About the California Tahoe Conservancy
The California Tahoe Conservancy (Conservancy) is a State agency, established in 1985, with a mission to lead California’s efforts to restore and enhance the extraordinary natural and recreational resources of the Lake Tahoe Basin.
California’s ten state conservancies play an integral role in conserving, protecting, and restoring natural resources and providing public recreational opportunities. Together, the conservancies comprise a coordinated effort, bringing government resources to designated regions of State and national significance. Learn more about the state conservancies and the Wildlife Conservation Board.
The Conservancy owns and manages nearly 4,700 parcels of land, totaling around 6,500 acres, for the purpose of protecting the natural environment and promoting public recreation and access to Lake Tahoe.
The Conservancy has also provided over 170 grants to local governments and nonprofit organizations for projects under the Lake Tahoe Environmental Improvement Program to restore the Lake Tahoe watershed, provide public recreation and access, protect ecologically important lands, improve forest health and reduce the threat of wildfire.
The Conservancy’s Tahoe Livable Communities Program helps reduce greenhouse gas emissions, restore sensitive lands, and revitalize the Basin’s town centers through the acquisition of environmentally sensitive lands, the transfer of development rights, and the sale, lease, or exchange of the Conservancy’s developable parcels in town centers.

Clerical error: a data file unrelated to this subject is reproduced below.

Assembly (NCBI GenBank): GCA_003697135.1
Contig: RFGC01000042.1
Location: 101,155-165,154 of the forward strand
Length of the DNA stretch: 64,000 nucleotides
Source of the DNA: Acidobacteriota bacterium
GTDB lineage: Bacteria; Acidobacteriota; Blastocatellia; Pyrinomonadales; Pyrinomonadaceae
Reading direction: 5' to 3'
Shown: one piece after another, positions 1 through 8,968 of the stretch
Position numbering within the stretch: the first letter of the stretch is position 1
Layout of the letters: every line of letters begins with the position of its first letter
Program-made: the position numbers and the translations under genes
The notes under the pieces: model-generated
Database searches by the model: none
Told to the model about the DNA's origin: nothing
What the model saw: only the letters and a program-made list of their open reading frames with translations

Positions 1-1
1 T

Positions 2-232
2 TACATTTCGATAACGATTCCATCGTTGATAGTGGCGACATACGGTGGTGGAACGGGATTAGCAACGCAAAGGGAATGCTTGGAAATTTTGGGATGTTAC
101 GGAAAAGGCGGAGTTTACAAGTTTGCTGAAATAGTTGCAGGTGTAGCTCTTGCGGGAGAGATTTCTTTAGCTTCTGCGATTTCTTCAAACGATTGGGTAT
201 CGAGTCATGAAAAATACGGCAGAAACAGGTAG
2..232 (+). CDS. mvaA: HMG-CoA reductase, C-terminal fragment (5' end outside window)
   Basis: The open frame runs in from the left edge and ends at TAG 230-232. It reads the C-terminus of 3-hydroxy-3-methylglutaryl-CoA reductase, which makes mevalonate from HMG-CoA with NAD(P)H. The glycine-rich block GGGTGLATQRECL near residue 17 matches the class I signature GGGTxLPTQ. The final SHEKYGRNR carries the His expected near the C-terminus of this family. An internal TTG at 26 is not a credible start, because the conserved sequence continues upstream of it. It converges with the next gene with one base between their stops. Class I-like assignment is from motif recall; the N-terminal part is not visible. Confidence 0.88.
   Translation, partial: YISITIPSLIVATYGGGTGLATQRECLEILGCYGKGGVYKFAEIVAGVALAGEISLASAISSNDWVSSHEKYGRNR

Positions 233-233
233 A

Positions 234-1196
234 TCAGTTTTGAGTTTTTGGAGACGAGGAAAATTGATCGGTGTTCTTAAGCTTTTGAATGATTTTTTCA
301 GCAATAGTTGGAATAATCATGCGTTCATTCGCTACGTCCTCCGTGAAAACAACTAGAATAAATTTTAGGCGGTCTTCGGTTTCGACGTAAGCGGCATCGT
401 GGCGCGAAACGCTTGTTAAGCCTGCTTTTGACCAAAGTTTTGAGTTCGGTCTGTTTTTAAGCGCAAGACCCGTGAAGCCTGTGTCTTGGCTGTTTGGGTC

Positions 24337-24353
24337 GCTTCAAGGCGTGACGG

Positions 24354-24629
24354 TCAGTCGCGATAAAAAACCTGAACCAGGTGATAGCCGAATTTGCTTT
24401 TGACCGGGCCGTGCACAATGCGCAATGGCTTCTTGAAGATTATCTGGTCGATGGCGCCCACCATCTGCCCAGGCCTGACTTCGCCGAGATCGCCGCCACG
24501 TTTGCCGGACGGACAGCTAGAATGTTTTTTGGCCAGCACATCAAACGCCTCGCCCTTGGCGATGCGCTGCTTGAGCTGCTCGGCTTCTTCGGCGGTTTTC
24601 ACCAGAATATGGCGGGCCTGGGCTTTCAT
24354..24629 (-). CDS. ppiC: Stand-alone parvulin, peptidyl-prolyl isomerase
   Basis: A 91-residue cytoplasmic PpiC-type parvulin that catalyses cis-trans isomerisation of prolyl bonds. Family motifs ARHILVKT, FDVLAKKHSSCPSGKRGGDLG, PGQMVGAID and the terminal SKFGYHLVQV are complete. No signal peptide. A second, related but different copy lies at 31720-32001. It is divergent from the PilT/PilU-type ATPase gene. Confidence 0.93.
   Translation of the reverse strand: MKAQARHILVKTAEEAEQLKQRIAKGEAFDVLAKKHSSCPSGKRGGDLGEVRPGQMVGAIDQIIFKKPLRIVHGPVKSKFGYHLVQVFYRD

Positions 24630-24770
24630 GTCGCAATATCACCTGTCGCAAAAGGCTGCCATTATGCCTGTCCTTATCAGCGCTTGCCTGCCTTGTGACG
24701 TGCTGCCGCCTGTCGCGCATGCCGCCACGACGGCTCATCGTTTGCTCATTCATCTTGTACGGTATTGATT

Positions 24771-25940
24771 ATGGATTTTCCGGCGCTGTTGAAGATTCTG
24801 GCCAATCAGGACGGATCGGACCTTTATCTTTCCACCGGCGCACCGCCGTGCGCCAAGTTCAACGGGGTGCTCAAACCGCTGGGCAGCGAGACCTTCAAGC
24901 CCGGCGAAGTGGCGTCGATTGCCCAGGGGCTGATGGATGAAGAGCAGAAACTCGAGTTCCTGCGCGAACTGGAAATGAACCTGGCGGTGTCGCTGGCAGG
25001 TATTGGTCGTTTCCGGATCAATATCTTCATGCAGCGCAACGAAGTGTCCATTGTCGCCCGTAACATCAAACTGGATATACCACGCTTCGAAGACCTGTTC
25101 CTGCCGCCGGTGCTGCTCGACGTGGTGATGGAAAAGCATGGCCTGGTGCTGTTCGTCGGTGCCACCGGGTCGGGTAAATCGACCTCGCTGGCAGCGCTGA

The Conservancy collaboratively leads large-scale watershed and landscape restoration initiatives with over 50 public agencies to reduce wildfire threat, and plays a lead role in enhancing the Basin’s resilience and ability to adapt to climate change.
In all, the Conservancy has funded hundreds of environmental improvement projects, and has played a major role in the restoration of the Basin’s most environmentally sensitive areas, addressing the threat of climate change, and the reduction of wildfire risk within the Basin. In its first thirty years, these activities totaled over $450 million.
Tribal Consultation Policy: The purpose of this policy is to ensure effective government-to-government consultation between the California Natural Resources Agency and its Departments and Indian tribes and tribal communities to provide meaningful input in the development of regulations, rules, policies, programs, projects and property decisions and activities that may affect tribal communities.